Rather than show the action on the field, the big screen showed Manning exclusively during the game's final two minutes. He alternated waving and giving the crowd a thumbs up. After exchanging pleasantries with the Dolphins, he retreated to the tunnel, where he was greeted by his wife, Abby, and their four children, including infant son Charlie.

"I think they were a little overwhelmed," said Manning, who also has three young daughters. "A lot of cameras, a lot of people. I wanted to get a little family picture after the game. I got one last year. We have a new addition with the little guy, so I thought we could do it kind of quietly and low key. Obviously, that wasn't quite the case. But it'll still be a good one to have."

Not just for Manning, but for everyone else in the organization who has so much respect and admiration for him, particularly his teammates.

"It was just such a cool moment for me to be a part of," said backup quarterback Alex Tanney, who has spent as much time the last two years with Manning as anyone. "The entire day, the crowd was awesome. To look over, when he was getting a standing ovation, you could tell he got a little choked up. It was just a really cool moment."

"If that is his last game and that's the way we send Eli off, then that's the way we envisioned doing it," Barkley said. "I know I wanted to go out there and play my tail off and I know those guys wanted to do the same too for number 10. He's meant so much to this city and to this franchise for such a long time. He's a special person and a special player. If that is the way he gets sent off, I'm glad we were able to do it in a win and do it in that fashion."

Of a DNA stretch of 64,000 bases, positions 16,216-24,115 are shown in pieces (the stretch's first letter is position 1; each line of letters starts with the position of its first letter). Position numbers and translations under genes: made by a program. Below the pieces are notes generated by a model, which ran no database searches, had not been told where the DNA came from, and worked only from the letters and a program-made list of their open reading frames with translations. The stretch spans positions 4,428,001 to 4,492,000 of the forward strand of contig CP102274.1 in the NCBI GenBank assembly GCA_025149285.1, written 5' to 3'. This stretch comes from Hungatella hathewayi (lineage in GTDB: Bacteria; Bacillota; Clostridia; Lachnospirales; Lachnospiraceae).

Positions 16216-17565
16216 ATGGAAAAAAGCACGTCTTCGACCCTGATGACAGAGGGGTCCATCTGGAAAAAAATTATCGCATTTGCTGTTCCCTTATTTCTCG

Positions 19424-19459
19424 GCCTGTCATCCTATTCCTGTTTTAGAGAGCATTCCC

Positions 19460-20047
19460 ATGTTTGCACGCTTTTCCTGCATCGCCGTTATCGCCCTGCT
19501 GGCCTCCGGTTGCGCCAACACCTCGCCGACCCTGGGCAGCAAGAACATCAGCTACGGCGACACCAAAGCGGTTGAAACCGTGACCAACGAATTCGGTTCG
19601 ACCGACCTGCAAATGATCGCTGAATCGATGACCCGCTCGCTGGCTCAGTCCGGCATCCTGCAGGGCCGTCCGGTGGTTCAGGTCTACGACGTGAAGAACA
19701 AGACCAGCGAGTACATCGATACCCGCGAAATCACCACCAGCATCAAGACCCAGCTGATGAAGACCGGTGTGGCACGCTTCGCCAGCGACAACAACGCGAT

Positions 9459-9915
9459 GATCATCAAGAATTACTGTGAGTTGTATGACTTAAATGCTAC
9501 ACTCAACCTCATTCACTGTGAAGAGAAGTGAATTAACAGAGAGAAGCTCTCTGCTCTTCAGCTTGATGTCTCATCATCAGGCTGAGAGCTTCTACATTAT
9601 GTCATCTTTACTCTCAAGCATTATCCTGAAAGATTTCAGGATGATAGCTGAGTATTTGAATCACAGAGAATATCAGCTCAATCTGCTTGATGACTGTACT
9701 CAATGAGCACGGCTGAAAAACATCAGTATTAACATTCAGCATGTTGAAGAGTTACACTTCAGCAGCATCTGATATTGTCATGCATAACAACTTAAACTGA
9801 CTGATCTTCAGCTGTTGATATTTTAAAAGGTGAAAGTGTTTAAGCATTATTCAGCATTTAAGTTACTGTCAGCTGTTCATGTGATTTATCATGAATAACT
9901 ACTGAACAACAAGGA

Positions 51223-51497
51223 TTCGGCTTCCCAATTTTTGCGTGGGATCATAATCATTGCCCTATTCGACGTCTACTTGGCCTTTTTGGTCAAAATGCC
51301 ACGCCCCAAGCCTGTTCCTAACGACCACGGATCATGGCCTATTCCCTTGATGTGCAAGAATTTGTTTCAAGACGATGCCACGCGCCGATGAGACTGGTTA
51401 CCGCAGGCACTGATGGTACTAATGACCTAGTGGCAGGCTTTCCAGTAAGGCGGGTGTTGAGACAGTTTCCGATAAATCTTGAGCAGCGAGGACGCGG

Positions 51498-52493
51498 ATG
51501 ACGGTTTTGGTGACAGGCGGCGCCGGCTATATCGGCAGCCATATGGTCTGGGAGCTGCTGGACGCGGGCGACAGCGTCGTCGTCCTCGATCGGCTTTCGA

If he never plays another down, Manning will be able to reflect on his final game with pride and joy and a sense of well-earned accomplishment.

"I don't know what's going to happen going forward," he said. "Whether I'm playing next week or not, or in two weeks when we play again at home. I think my focus is just getting this win. That's all I cared about. I was just trying to go out there and play well, get into a rhythm and put the team in a situation to have this feeling. It's still the feeling of winning, in the locker room with your teammates, after a hard-earned game. To get the W is still the best feeling of all."

View the best photos from Giants vs. Dolphins